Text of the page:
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How to Design a Strange Brew Yoke

November 9, 2018

The Strange Brew Yoke Sweater Recipe allows you to ‘brew up’ a seamless yoke sweater of your own unique design. The pattern guides you step by step, but also includes plenty of room for experimentation and improvisation. A sweater, after all, is just 3 tubes (sleeve, body, sleeve) which join to a single tube (the yoke). And you can knit a tube, right?

I’ve made this body & sleeves as part of our #StrangeBrewKAL – it’s going to be a colourwork cardigan for my son Max… I just need to design the yoke!

This post is one of many in our tutorial series about how to knit or design a colourwork sweater, so it assumes you’ve already made decisions about what size to make, what yarn to use and thus which gauge option to follow. Before you begin your yoke design, you also need to decide what construction method to use (bottom up or top down).

Use the Strange Brew Worksheet to pull out the key numbers from the pattern

Bottom-up: knit it this way to get rocking and rolling before confronting the yoke design step! Cast on now and ponder the yoke as you enjoy the relaxation of knitting the body and sleeves. You won’t get stuck on ‘sleeve island’ and you get to save the best (the colourwork yoke) for last!

Top-down: knit it this way to get into your yoke colourwork pronto! Once your exquisite yoke is done, you’ll bust right through body and sleeves so you can get the sweater on your body ASAP. Top-down also makes it a little bit easier to try things on as you go and adjust lengths.

Once you’ve identified your size, gauge, and construction method, you’re ready to design your yoke. Download a copy of our yoke design worksheet, it will be your guide as you designing your yoke. The worksheet includes a page for bottom-up construction, a page for top-down construction, and a page of graph paper that you can print out for playing around with stitch patterns.

Fill in the key numbers indicated for the section that applies (either top down or bottom up). Pick the instructions and stitch counts that apply to your gauge & size out from the pattern, copying them into your worksheet.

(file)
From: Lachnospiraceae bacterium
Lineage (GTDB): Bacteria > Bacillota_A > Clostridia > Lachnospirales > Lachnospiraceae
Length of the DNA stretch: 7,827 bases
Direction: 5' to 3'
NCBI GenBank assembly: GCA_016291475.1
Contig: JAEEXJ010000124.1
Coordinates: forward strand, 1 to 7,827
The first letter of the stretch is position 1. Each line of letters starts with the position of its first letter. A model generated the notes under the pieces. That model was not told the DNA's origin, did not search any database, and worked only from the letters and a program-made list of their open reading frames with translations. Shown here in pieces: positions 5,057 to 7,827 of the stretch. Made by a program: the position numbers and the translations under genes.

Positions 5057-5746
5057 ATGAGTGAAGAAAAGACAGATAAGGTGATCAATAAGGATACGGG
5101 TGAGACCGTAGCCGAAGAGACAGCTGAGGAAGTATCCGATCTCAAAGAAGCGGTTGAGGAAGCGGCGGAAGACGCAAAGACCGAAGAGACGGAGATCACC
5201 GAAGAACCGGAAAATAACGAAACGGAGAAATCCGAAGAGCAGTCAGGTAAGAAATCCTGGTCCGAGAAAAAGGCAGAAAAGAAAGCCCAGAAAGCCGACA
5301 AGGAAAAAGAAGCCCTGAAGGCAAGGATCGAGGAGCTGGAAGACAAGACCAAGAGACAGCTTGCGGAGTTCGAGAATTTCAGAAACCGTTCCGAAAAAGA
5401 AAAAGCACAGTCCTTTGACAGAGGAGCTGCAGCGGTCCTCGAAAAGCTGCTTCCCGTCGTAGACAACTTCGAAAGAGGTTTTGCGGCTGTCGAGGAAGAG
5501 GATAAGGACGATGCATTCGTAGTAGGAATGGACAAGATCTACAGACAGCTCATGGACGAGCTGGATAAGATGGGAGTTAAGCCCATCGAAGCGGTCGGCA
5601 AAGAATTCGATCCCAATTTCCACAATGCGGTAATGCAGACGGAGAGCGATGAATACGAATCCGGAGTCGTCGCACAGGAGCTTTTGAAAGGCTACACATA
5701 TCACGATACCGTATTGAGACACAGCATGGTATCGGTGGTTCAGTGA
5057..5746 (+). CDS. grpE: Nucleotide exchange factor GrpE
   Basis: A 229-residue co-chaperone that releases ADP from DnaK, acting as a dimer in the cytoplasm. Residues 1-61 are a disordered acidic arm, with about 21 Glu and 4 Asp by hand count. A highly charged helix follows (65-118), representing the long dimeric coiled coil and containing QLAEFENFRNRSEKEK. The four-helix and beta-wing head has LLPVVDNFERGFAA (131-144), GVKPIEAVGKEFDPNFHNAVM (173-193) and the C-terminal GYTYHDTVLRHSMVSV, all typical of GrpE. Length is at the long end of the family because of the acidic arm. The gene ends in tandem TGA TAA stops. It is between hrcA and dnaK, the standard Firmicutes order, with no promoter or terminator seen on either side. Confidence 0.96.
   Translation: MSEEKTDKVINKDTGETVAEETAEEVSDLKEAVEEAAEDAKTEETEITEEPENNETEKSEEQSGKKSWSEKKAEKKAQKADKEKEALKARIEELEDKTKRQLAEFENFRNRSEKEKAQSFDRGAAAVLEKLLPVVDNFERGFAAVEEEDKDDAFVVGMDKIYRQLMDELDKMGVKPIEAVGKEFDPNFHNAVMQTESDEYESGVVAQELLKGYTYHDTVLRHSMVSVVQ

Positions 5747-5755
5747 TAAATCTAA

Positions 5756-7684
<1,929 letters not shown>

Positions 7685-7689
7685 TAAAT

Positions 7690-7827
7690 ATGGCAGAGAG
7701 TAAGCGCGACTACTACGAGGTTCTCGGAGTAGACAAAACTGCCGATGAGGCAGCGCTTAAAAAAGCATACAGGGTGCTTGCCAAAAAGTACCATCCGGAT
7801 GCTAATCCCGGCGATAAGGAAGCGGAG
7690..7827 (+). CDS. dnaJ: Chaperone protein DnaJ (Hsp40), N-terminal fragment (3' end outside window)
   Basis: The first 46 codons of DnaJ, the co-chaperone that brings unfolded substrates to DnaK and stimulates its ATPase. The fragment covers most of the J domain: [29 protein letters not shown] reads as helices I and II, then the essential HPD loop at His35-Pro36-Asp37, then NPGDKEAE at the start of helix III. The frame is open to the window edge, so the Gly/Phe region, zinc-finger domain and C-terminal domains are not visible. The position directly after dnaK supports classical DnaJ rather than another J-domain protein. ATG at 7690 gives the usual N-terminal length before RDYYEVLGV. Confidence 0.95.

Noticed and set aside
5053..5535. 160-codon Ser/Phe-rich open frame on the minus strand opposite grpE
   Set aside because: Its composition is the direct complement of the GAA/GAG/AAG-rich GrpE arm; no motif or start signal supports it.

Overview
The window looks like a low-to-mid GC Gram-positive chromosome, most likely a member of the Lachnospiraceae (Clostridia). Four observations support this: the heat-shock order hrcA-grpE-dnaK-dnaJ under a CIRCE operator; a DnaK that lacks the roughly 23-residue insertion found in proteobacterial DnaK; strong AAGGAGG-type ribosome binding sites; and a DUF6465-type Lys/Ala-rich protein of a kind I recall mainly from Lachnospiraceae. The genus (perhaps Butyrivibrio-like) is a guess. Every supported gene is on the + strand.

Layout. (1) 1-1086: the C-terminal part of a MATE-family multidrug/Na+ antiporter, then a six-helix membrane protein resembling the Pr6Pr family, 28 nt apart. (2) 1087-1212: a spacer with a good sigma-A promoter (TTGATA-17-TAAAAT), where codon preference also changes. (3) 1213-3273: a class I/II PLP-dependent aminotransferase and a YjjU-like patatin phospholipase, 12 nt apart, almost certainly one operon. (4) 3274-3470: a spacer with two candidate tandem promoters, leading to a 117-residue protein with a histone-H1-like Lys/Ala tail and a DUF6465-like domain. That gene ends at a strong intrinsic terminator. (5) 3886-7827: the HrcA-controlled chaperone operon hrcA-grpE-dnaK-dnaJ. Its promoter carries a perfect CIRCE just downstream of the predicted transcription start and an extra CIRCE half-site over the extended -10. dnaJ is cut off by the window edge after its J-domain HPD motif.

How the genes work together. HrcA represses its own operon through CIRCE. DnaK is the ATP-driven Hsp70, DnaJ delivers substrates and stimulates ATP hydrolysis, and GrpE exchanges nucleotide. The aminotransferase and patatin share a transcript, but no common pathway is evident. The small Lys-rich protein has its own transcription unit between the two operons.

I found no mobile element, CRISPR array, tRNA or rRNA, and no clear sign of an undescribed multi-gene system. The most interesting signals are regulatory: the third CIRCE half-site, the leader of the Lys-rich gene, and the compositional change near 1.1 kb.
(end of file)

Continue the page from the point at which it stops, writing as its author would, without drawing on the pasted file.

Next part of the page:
I filled the worksheet with the instructions for my chosen size (4-6 yrs), gauge (aran), and construction method (bottom up). Then I sketched the yoke design on the included chart.

Once you’ve filled in your worksheet, you’ll know a few things:

  1. How many total rounds (approximately) you’ll need in your yoke.
  2. Where (approximately) you’ll work adjustment (increase or decrease) rounds, and what the instructions for these adjustment rounds will be, and the stitch counts in the pattern sections following the adjustment rounds.

I’ve thrown the word APPROXIMATELY in here a lot. This is because it’s very important to know that these numbers are SQUISHY. As you proceed to design your yoke patterning, you can move these adjustment rounds up or down a few rounds without ‘breaking’ the yoke. Don’t let the perfect be the enemy of the good in this endeavour!

Insert patterns into this yoke framework

Once you’ve identified the approximate yoke depth you’ll be working within, and the approximate locations of decrease rounds, the next step will be to choose patterns to fit within the yoke itself.

To plan a yoke incorporating a number of narrow patterns, I would:

  1. Choose the patterns, and decide what spacing to put them at.
  2. Stack them up, to calculate how many of them I could fit into the number of yoke rounds I have to work within.
  3. Decide where to my increase or decrease rounds. These can float up and down within the yoke, so long as they don’t move TOO far from where they are suggested by the pattern.
The draft chart that I created for the yoke sweater I’m making for Max.

How to adjust for a different stitch count